Album Rewinds

Given the test of time and the wisdom of hindsight, how do significant albums from the past sound and play today? Our critics take a second look from a fresh perspective

Poco’s Country-Rock Legacy: “Deliverin’” @ 50

With its stellar vocal harmonies and instrumental dexterity, the album established Poco for decades to come and drew a blueprint for country-rock’s future.

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Roger Daltrey’s Solo Debut: Doing A Favor

He wasn’t even planning on recording a solo album. But one thing led to another and soon The Who’s lead singer found himself with 10 songs of his own.

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Elvis Costello’s ‘Armed Forces’: What’s So Funny?

The band’s third album was a leap forward in songcraft and sonic ambition, a song cycle weaving the personal and political.

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When the Moody Blues Found Their ‘Lost Chord’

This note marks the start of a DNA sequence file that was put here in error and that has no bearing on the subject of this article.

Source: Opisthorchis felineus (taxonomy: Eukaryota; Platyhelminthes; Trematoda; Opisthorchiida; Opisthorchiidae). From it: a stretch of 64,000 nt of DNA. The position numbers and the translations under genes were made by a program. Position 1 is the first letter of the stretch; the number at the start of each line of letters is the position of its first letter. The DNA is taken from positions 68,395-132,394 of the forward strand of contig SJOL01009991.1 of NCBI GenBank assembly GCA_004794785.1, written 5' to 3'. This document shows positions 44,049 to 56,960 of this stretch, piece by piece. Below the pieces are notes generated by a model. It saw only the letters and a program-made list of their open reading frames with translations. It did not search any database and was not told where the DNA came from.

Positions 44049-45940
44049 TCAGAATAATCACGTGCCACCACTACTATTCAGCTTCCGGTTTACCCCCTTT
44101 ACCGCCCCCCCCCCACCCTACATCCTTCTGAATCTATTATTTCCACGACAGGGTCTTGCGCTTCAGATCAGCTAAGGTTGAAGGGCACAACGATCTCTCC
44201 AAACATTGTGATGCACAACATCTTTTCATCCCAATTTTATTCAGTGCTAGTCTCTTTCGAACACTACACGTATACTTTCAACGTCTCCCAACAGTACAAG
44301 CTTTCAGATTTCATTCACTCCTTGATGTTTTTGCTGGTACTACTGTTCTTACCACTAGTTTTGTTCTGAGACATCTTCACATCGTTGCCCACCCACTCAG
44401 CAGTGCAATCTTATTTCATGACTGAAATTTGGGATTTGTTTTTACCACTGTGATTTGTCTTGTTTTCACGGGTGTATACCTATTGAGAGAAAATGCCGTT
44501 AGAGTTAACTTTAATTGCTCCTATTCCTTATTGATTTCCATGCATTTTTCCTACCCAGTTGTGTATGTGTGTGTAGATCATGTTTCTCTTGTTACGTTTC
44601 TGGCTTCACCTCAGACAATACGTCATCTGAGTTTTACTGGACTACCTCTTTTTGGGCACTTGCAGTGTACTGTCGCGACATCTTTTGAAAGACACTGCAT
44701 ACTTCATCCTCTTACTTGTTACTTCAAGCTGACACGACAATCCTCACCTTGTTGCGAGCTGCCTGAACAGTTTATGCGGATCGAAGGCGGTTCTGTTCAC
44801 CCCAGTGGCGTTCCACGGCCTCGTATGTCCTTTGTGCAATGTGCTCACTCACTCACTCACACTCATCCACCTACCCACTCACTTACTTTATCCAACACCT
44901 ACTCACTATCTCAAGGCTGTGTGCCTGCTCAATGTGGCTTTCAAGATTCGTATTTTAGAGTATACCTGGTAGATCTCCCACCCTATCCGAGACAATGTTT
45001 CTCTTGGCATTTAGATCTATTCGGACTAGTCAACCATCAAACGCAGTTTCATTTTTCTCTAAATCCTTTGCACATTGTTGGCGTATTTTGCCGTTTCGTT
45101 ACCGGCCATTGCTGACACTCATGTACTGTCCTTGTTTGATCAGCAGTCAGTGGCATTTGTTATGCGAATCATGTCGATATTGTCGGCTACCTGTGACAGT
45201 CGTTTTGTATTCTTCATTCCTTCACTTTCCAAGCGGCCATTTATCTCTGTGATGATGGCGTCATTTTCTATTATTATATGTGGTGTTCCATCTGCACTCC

If you’ve been listening to this music on a scratchy vinyl LP for the last 50 years, you’re bound to find the surround-sound version to be a real trip.

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Steely Dan Delivers Bite-Sized Gems on ‘Pretzel Logic’

On their 1974 LP, Fagen and Becker honed their humorous lyrics and perfected their luscious arrangements that straddled multiple genres.

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The Band’s 2nd Album: A Rustic Masterpiece

Following up their debut Music From Big Pink, Dylan’s former backup band made a transcendent, self-titled masterpiece in 1969. Here’s the story.

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Bob Seger’s ‘Live Bullet’: Old Time Rock ‘n’ Roll

Although he was a star locally, the Detroit rocker had been struggling for years to break out nationally–until he formed the Silver Bullet Band.

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The Grateful Dead’s ‘American Beauty’ @50: The Expanded Edition

At least half of its songs are recognized as Dead classics: “Box of Rain,” “Friend of the Devil,” “Sugar Magnolia,” “Truckin’” and “Ripple.”

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The Bee Gees’ ‘Main Course’: The Turning Point

Just when it seemed as if their career might be over, the brothers Gibb drastically altered their style. They would soon find out what success really was!

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Traffic’s ‘John Barleycorn Must Die’: Forward into the Past

Begun as a Steve Winwood solo project, the album morphed into a Traffic reunion with the addition of Jim Capaldi and Chris Wood to the fold.

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